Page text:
The fugitive Jovito Palparan may be under the protection of Armed Forces personnel and business owners, and President Benigno Aquino III should order the military to help arrest him, an international human rights group said Wednesday.
The New York-based Human Rights Watch (HRW) said in a statement there were apprehensions as well that the military could be interfering in the civilian judicial process, as indicated by the transfer to military custody of two of the coaccused of the retired major general tagged by activists as “Berdugo” (Butcher).
“President Aquino should get the message to the military that the years of protecting Palparan for grievous abuses are over,” HRW deputy Asia director Elaine Pearson said in the statement.
“Officers and soldiers alike should be on notice that if they block civilian authorities in arresting Palparan, they too will face legal consequences,” Pearson said.
Palparan is charged with kidnapping and serious illegal detention for the disappearance of University of the Philippines students Sherlyn Cadapan and Karen Empeño in 2006.
Prosecuting him will show that the Aquino administration is taking the Philippines in a new direction, according to Pearson.
“Palparan has become a symbol of the widespread lack of accountability for atrocities in the Philippines today,” she said.
HRW observed that the P1-million reward put up for Palparan’s capture had not led to his arrest. It said its informants had conveyed suspicion that the fugitive had powerful backers.
“Civilian officials have told [us] that they believe some military personnel and business owners, who benefited from Palparan’s campaign against the communist New People’s Army, are protecting the retired general,” HRW said.
It also noted that a group of active and retired military officers had come out to defend Palparan and to assail what it called his “trial by publicity.”
The group had warned of soldiers’ demoralization, saying that the abuses attributed to Palparan occurred during counterinsurgency operations.
Bulacan Judge Teodora Gonzales issued the arrest warrants for Palparan et al. in December.
More than a month later, authorities have little information on Palparan’s whereabouts, Ricardo Diaz, director of the National Bureau of Investigation in Central Luzon, said Wednesday. Another of Palparan’s coaccused, Sgt. Rizal Hilario, also remains at large.
Diaz said that the warrants remained in effect and that the search had not been called off.
Asked to comment on HRW’s statement, military spokesperson Col. Arnulfo Burgos Jr. said: “If they have names, provide us with the names. As a matter of policy we won’t tolerate any member of the military coddling personalities wanted by the government.”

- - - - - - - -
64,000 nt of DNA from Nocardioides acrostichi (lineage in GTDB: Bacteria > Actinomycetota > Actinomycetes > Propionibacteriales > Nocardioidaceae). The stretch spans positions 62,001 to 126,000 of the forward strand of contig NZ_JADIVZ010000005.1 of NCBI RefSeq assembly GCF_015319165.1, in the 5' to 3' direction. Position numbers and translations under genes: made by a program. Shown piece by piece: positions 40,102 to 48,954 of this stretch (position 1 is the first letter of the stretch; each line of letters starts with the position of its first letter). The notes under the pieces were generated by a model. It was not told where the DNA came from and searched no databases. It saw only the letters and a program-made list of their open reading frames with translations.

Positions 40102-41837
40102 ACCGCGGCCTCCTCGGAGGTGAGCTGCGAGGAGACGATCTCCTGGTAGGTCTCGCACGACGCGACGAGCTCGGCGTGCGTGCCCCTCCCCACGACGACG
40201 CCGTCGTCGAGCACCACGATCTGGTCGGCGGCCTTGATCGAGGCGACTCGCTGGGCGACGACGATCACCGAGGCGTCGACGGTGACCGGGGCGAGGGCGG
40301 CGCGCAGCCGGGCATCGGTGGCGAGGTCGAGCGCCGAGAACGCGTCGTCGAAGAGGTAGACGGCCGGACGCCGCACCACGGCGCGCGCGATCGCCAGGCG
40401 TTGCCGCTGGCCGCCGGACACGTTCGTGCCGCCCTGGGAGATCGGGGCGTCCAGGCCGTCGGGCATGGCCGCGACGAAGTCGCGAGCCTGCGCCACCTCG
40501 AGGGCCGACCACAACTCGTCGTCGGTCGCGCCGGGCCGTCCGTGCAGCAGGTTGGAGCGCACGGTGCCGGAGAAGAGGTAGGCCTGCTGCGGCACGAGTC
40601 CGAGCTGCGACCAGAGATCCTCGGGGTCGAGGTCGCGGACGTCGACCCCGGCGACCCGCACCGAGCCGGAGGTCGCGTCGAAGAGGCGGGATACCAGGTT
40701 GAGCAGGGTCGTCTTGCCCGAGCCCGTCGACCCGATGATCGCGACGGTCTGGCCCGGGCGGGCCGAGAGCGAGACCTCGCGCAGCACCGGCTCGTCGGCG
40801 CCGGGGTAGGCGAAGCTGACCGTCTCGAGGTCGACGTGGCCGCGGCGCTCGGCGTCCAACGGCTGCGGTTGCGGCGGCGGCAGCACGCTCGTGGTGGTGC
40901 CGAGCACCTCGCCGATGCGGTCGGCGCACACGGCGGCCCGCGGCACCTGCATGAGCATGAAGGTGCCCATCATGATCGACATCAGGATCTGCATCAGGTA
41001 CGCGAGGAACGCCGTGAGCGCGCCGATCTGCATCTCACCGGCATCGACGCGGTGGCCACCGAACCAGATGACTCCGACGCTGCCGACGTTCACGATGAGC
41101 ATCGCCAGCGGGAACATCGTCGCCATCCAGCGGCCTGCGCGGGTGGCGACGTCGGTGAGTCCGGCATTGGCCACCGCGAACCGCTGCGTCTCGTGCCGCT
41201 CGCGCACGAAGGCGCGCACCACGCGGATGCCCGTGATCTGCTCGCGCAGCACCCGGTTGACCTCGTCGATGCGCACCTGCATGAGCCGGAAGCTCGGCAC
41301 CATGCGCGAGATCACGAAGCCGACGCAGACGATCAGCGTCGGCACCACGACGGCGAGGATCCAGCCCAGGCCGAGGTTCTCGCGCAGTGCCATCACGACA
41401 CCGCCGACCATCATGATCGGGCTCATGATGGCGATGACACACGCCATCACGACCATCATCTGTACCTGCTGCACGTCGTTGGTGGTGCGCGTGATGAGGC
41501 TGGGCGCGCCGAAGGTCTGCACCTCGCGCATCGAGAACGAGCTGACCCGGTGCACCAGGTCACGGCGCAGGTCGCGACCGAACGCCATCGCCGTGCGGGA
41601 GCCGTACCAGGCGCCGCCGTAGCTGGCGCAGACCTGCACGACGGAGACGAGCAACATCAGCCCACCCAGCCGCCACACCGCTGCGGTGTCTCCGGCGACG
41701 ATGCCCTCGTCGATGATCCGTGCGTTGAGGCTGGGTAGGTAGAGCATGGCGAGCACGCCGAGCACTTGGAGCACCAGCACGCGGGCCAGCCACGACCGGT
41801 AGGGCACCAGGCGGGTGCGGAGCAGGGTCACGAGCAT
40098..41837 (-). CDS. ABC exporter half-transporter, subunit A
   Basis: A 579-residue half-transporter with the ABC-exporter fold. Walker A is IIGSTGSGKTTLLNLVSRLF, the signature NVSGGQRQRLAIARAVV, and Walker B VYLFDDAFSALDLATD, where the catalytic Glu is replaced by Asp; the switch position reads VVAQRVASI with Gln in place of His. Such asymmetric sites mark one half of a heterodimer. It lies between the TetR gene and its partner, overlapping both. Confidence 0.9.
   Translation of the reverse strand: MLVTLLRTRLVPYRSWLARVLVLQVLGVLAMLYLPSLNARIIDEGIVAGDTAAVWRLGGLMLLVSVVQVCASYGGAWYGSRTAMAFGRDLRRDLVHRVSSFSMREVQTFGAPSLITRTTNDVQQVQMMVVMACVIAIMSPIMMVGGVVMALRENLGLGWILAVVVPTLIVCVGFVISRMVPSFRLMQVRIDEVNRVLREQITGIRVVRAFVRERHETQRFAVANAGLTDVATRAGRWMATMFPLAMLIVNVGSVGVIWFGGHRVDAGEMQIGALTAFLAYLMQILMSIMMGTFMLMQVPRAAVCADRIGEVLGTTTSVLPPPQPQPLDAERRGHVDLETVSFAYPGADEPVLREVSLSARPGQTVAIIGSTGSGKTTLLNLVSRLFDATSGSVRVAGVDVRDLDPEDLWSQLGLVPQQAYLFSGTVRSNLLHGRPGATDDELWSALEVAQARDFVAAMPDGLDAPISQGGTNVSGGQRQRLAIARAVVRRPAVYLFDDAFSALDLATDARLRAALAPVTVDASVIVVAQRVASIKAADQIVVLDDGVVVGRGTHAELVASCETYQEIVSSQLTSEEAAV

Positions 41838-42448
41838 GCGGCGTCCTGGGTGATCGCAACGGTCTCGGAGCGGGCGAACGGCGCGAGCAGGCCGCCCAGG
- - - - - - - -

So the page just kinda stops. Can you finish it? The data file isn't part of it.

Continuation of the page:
Burgos said the head of the AFP Human Rights Office, Col. Domingo Tutaan, would meet with representatives of HRW on Friday.
Burgos pointed out the Army was quick to turn over Palparan’s coaccused, Lt. Col. Felipe Anotado and Staff Sgt. Edgardo Osorio, to the custody of the Philippine National Police when Judge Gonzales of the Regional Trial Court in Malolos, Bulacan province, issued the arrest warrants.
“Since they are in the active service, we facilitated their turnover to the authorities. But in the case of those no longer in the service, it will be hard,” he said.
But HRW pointed out that the Regional Trial Court had quickly granted the motion for the transfer of Anotado and Osorio from police to military custody.
Justice Secretary Leila de Lima had protested the move. She wrote Defense Secretary Voltaire Gazmin and said the lawyer who had petitioned for the transfer on behalf of an unnamed Intelligence and Security Group commanding officer was not the counsel who represented the two accused officers in the preliminary investigation and hearings.
De Lima also said in her letter that the justice department had neither been furnished a copy of the court order nor informed of the plan to file a motion to transfer Anotado and Osorio.
She said the Army had also failed to inform the justice department of the two officers’ whereabouts.
Palparan was last seen on December 19 last year at Diosdado Macapagal International Airport in the Clark Freeport. He was preparing to board a plane bound for Singapore but was prevented by Bureau of Immigration personnel.
Diaz said that despite operations aided by the police and the military in at least 18 areas nationwide since December 20, the NBI had yet to find Palparan.
“[But] we’re not losing hope,” Diaz told the Philippine Daily Inquirer in the City of San Fernando. “We’re waiting for him to be careless. In the first phase of his hiding, he is expected to be careful. But the days will wear him down … That’s when we will come like thieves in the night.”
Tips on Palparan’s whereabouts have stopped coming despite the P1-million reward for information that could lead to his arrest, Diaz said.
Leftist groups have joined the hunt for Palparan, whom they believe responsible for the extrajudicial killing, disappearance, torture and harassment of activists in areas where he was assigned.
Diaz said the NBI’s search for Palparan had brought its agents to 18 areas in the provinces of Isabela, Mindoro, North Cotabato, Bulacan, Nueva Ecija, Zambales, Quezon and Laguna, and in the cities of Pasig, Balanga and Angeles.
“All of these [operations] were negative for General Palparan,” he said.
Diaz said he did not believe reports that some military officials could be protecting the fugitive.
He said Palparan could be just waiting for the case to be dismissed and exhausting legal remedies before surfacing. With a report from Dona Z. Pazzibugan in Manila